Oswegatchie Crematory in Ogdensburg, St. Lawrence County’s only facility for human cremation, as well as Jefferson County’s two crematories, Brookside Cemetery, Watertown, and Frederick Brothers Crematory, Theresa, had signed on to help.

After Andrew T. Cleckley Funeral Services, in the Flatlands neighborhood of Brooklyn, was found to have stored decomposing bodies in moving trucks late last month, U-Haul banned Cleckley from renting vehicles and owner Andrew T. Cleckley’s license was suspended.

The state Department of Health issued the suspension after completing an investigation into the funeral home, and state Health Commissioner Howard A. Zucker calling the business’ actions “appalling” and “completely unacceptable.”

New York City sheriff’s deputies, working with health officials, launched an investigation of their own, and as of May 5, the Brooklyn Paper reports officials have found no criminality and said conditions have “vastly improved,” with the few remains still at the facility “properly accounted for.”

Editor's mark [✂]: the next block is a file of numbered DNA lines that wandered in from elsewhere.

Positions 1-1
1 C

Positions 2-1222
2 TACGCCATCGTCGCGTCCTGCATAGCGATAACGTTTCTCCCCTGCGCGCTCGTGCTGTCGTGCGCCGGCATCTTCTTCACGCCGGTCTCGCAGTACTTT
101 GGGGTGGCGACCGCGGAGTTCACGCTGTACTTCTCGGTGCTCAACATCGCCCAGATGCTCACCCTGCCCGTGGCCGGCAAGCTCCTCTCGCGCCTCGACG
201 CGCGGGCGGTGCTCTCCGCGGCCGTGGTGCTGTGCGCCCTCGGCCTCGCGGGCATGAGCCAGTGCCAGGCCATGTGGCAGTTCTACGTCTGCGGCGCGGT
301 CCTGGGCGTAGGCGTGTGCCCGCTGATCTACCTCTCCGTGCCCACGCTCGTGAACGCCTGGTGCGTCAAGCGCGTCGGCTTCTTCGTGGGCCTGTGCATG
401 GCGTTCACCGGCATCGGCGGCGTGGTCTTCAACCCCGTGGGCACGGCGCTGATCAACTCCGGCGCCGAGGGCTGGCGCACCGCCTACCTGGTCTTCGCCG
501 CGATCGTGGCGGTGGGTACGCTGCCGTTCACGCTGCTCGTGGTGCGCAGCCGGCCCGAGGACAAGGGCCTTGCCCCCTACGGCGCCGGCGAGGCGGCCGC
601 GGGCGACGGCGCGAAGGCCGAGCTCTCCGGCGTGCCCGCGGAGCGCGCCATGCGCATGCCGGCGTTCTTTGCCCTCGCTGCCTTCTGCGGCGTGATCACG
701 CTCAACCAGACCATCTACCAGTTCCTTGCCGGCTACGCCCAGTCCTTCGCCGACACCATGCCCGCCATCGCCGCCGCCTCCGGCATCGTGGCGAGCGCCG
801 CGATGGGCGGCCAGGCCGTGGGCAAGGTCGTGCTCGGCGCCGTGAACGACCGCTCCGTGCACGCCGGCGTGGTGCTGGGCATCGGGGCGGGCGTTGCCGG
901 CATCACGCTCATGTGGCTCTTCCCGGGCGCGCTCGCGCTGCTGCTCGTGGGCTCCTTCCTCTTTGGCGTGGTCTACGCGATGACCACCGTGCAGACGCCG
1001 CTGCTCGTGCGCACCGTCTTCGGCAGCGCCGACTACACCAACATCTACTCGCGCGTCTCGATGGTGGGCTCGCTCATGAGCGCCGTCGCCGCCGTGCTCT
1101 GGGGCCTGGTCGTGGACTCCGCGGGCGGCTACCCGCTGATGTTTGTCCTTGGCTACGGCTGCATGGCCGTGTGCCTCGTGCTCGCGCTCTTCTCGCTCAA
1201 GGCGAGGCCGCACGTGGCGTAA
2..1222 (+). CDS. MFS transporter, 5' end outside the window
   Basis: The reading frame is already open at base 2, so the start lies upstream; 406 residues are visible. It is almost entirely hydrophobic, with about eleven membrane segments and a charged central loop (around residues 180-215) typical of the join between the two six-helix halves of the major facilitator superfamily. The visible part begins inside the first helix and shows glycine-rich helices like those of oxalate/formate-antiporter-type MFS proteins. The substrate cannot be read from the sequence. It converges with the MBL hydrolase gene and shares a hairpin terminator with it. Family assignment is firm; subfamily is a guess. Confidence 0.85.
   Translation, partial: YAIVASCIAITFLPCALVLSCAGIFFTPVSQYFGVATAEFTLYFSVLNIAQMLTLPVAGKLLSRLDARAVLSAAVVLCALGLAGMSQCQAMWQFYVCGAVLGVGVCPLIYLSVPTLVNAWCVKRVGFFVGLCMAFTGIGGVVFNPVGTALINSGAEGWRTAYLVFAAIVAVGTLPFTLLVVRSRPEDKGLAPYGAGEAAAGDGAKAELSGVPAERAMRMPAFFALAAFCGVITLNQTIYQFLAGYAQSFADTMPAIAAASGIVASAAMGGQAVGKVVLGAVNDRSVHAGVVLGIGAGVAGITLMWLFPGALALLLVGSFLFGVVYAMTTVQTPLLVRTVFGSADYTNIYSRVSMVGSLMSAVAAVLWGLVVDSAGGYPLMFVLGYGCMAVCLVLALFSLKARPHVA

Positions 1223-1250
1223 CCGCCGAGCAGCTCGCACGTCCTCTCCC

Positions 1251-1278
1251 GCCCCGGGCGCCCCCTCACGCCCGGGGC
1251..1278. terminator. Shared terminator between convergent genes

New York City’s entire last responder system, which involves funeral homes, hospital morgues, cemeteries and crematories, continues to be strained, with backlogs preventing the efficient burial or cremation of bodies. Mr. Cleckley told the New York Times he used the trucks as overflow storage after he had filled his chapel with more than 100 bodies, and that he could not purchase a refrigerated trailer due to shortages.

Mr. Penepent, who assisted with the removal of the bodies found in trucks outside Cleckley’s, said he “honors” the reality of the discovery because “it brings into focus a much larger story.”

“This problem is more than just Cleckley,” he said. “It’s the whole funeral and mortuary system that’s not equipped to deal with mass death like this.”

The New York Department of State’s Division of Cemeteries, which regulates mortuary operations, has temporarily eased some regulations to counter the surge in demand for death care services.

Through an April 9 executive order, Gov. Andrew M. Cuomo granted temporary approval for licensed, out-of-state funeral directors to work in New York, and the National Funeral Directors Association called for nationwide assistance from directors at the beginning of April. More than 100 funeral directors answered to serve in New York, and 115 students and apprentices reported to the New York City Office of Emergency Management to help hospitals ensure the respectful treatment of decedents until funeral home professionals arrive to facilitate transfers.